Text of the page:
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How do we decide which e-portfolio to use

Page history last edited by Jacquie Kelly 12 years, 3 months ago

How do we decide which e-portfolio tool to use?

This section outlines a summary of how choices were made in the institutions involved in the study. The choices were

  • Choose an existing tool or develop a new one.
  • Choose local or external hosting.
  • Choose Open Source or Enterprise.
  • Choose a purpose-specific tool or an ‘expansive’ tool (one that has the potential to be used across a range of purposes).


None of the participating institutions supported student-chosen tools - students were expected to use the e-portfolio tool/s adopted by the institution. However, policies adopted at Thanet College  are enabling the support of a wider variety of tools meeting different purposes as part of a drive towards greater flexibility and personalisation in technology use for both staff and students.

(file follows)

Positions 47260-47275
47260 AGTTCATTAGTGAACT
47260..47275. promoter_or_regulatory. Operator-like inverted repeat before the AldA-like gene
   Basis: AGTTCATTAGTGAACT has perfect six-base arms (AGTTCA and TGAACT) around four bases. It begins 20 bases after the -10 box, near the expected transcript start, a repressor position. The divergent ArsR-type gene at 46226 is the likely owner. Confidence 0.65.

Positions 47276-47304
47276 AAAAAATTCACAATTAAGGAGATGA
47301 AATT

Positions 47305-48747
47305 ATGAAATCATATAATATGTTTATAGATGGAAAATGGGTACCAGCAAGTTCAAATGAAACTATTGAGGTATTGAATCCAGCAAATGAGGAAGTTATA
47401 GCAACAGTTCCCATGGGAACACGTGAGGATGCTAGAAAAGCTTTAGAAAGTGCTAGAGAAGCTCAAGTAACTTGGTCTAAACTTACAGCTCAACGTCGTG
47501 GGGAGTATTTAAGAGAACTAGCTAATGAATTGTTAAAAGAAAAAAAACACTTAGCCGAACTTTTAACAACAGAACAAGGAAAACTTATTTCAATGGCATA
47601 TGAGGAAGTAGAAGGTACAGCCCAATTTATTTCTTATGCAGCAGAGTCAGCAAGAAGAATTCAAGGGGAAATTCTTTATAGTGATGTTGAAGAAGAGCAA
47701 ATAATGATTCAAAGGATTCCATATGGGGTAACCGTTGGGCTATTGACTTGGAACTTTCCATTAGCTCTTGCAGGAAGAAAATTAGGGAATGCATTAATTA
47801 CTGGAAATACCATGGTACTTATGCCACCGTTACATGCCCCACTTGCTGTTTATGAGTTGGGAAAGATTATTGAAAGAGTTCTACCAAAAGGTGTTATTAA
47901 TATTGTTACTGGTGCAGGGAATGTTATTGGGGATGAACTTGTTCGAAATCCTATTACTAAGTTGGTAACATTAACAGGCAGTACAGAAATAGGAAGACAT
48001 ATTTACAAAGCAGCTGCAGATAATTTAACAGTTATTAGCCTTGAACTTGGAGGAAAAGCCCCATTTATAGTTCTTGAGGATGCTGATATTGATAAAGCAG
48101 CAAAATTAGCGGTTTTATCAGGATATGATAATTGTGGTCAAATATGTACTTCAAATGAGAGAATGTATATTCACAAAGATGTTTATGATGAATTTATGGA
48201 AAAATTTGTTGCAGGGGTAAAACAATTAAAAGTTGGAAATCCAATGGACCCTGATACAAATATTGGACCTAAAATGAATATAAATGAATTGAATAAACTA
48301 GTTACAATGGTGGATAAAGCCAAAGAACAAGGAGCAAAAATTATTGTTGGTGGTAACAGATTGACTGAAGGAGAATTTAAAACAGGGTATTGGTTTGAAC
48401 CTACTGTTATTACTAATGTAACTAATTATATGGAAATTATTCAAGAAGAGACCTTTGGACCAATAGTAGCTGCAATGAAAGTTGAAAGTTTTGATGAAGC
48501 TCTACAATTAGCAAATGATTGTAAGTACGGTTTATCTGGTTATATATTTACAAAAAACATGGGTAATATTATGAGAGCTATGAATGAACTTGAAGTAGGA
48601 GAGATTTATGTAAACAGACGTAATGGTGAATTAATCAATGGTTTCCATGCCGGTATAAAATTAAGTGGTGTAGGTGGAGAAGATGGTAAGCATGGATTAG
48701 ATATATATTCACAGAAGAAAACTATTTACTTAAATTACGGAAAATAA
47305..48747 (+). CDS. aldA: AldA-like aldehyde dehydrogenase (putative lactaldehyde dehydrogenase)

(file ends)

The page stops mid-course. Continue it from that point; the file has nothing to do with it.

Choices were influenced by alignment and cost, and these considerations are inter-related.


'Alignment' refers to ways choices are influenced by what is in place already and factors that influenced choice are outlined below.  

  • Alignment with the purposes for which the tool was to be used.
    • For some, identifying clearly their priority purpose(s) led to the realisation that a suitable tool did not exist: This spurred the independent development from 2005 of a range of institution-specific tools by some of the study participants, for example: University of Wolverhampton (development site of PebblePad); University of Newcastle (ePet); Dumfries and Galloway College (WordPress based tool); Massey University (Mahara); Curtin University (iPortfolio); Queensland University of Technology (student eportfolio).